This does not mean that they are the life of the party or always talking about this and that.  Enthusiasm should not be mistaken for extroversion.   You can have people who are quiet, attentive but none the less enthusiastic about their passion, their purpose in life.

spark of lifeEnthusiasm is that extra spark that provides inspiration to have the confidence to take on the world. It is contagious and when mastered, it has enormous power.

Consider this approach to life…

We have a challenge.  We take action. We succeed.  Therefore we have a great deal of enthusiasm.

The statement however is presented in the wrong sequence.  It should read…

We have a challenge. We generate enthusiasm for addressing the challenge. Therefore we succeed.

Few people are enthusiastic because they solved a problem; they solve a problem because they are enthusiastic.

The fortunate thing about enthusiasm is that if can be developed by combining three simple elements that we all have…

  1. You must have an INTEREST in what you’re doing
    You can hardly be expected to be enthusiastic about anything until you have some interest, and unless you know something about the subject, project or issue you cannot develop that interest.
  2. You must have KNOWLEDGE of what you’re doing
    Ignorance is bliss, particularly when you don’t really care or have no desire to be enthusiastic.  But when you do learn something new and you begin to understand its importance, your enthusiasm gathers speed. The more you know the more enthusiastic you become simply because you can see more opportunities.
  3. what is stopping youYou must have BELIEF in what you are doing
    If you don’t believe what you are saying you can’t expect to be enthusiastic.  Enthusiasm is contagious.  No one can be exposed to its radiant force without being positively affected.  It is power. The true enthusiast expresses power naturally and excellence is just a normal way of life. 

To sell really well it helps to be enthusiastic about your company, your products, your team and what you stand for.  If you can get that right there is no stopping you then.

Remember everybody lives by selling something.

Author: Sue Barrett, www.barrett.com.au 

Empathy – The New Sales Edge

January 18, 2013 in Attitudes & Behaviours, Brain Science, Complex Selling & Transactional Selling, Emotional Intelligence, Life Skills, Mindful selling, Neuroscience, Sales Psychology

Late last year we published the 12 Sales Trends Report for 2013 and released a brief summary of each sales trend in December.  Over the year we will delve a little deeper into each sales trend.  To kick off the New Year we will focus on the Sales Trend Empathy.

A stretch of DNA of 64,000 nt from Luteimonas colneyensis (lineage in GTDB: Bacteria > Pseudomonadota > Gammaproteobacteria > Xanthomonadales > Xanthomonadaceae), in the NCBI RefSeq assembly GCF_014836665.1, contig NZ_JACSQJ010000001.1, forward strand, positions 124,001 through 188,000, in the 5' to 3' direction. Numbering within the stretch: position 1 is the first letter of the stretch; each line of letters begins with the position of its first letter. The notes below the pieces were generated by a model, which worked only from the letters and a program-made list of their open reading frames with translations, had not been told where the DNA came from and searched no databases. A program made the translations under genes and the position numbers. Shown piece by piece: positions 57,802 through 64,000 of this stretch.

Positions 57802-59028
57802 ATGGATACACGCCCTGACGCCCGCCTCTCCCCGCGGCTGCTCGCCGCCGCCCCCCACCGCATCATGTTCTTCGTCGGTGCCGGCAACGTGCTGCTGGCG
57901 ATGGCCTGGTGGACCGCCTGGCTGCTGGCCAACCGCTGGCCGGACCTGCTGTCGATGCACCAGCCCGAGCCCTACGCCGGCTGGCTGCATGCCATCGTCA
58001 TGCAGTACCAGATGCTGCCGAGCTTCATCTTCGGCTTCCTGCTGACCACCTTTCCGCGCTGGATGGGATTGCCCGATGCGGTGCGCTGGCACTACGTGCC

This sales trend is seeing smart businesses making it a priority to redress the balance and develop our brains’ Interpersonal sensitivities: our empathetic side to take into account the needs of others as well as our own needs.  We will see people working more in collaboration for the mutual benefit of each other while maintaining the best of analytical thinking and risk taking. 

Why?  Well, 2 reasons:

  1. Sadly, for some years now the business world, by and large, has been worshipping at the corporate alter of Profit which has created an Empathy deficit… and most people (read employees, customers, communities, etc.)  do not like it.  It’s not sustainable by itself.
  2. There has been, and still is, a shift away from product as central to the complex sale with businesses and markets becoming more intertwined, and people now featuring at the heart of viable business relationships.   

emotional qualities such as compassion, empathy, and benevolence can be trained

And the good news is that the emotional qualities such as compassion, empathy, and benevolence can be trained: they can be proactively developed and mastered.

Effective selling and building profitable businesses in 21st Century is all about developing viable relationships based on real value and substance which is a combination of the tangible and intangible.

The challenge will be to reconcile the prevailing norms of the cool headedness of the analytical thinking brain and the risk taking brain of the ‘cowboy’ entrepreneur with the empathetic moral compass brain as we navigate and manage the impact of our decisions on individuals, customers, suppliers and communities.